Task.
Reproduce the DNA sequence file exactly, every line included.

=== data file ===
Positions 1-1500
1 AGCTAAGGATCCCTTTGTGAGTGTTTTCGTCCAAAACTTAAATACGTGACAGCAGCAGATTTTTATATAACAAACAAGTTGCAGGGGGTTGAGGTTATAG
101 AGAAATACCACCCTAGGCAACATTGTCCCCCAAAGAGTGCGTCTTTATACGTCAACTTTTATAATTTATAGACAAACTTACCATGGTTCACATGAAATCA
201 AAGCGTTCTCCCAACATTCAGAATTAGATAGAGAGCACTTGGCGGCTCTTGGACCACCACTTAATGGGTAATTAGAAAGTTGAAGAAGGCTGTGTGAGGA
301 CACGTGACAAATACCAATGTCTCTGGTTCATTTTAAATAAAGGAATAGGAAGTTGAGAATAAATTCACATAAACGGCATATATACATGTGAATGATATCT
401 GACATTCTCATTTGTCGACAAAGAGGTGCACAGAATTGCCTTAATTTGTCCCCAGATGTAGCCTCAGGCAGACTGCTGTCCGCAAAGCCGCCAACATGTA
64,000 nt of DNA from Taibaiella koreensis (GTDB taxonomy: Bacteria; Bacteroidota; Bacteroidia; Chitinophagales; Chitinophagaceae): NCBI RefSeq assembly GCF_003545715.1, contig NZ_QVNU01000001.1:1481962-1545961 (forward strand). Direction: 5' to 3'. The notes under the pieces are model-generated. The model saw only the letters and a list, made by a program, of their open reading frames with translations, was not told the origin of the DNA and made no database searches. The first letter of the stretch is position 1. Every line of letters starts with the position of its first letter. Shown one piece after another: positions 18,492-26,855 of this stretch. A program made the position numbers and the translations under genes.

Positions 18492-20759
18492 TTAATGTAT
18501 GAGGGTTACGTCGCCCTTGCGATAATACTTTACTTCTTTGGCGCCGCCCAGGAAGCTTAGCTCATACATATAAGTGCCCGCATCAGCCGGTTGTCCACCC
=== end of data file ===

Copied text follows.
Positions 1-1500
1 AGCTAAGGATCCCTTTGTGAGTGTTTTCGTCCAAAACTTAAATACGTGACAGCAGCAGATTTTTATATAACAAACAAGTTGCAGGGGGTTGAGGTTATAG
101 AGAAATACCACCCTAGGCAACATTGTCCCCCAAAGAGTGCGTCTTTATACGTCAACTTTTATAATTTATAGACAAACTTACCATGGTTCACATGAAATCA
201 AAGCGTTCTCCCAACATTCAGAATTAGATAGAGAGCACTTGGCGGCTCTTGGACCACCACTTAATGGGTAATTAGAAAGTTGAAGAAGGCTGTGTGAGGA
301 CACGTGACAAATACCAATGTCTCTGGTTCATTTTAAATAAAGGAATAGGAAGTTGAGAATAAATTCACATAAACGGCATATATACATGTGAATGATATCT
401 GACATTCTCATTTGTCGACAAAGAGGTGCACAGAATTGCCTTAATTTGTCCCCAGATGTAGCCTCAGGCAGACTGCTGTCCGCAAAGCCGCCAACATGTA
64,000 nt of DNA from Taibaiella koreensis (GTDB taxonomy: Bacteria; Bacteroidota; Bacteroidia; Chitinophagales; Chitinophagaceae): NCBI RefSeq assembly GCF_003545715.1, contig NZ_QVNU01000001.1:1481962-1545961 (forward strand). Direction: 5' to 3'. The notes under the pieces are model-generated. The model saw only the letters and a list, made by a program, of their open reading frames with translations, was not told the origin of the DNA and made no database searches. The first letter of the stretch is position 1. Every line of letters starts with the position of its first letter. Shown one piece after another: positions 18,492-26,855 of this stretch. A program made the position numbers and the translations under genes.

Positions 18492-20759
18492 TTAATGTAT
18501 GAGGGTTACGTCGCCCTTGCGATAATACTTTACTTCTTTGGCGCCGCCCAGGAAGCTTAGCTCATACATATAAGTGCCCGCATCAGCCGGTTGTCCACCC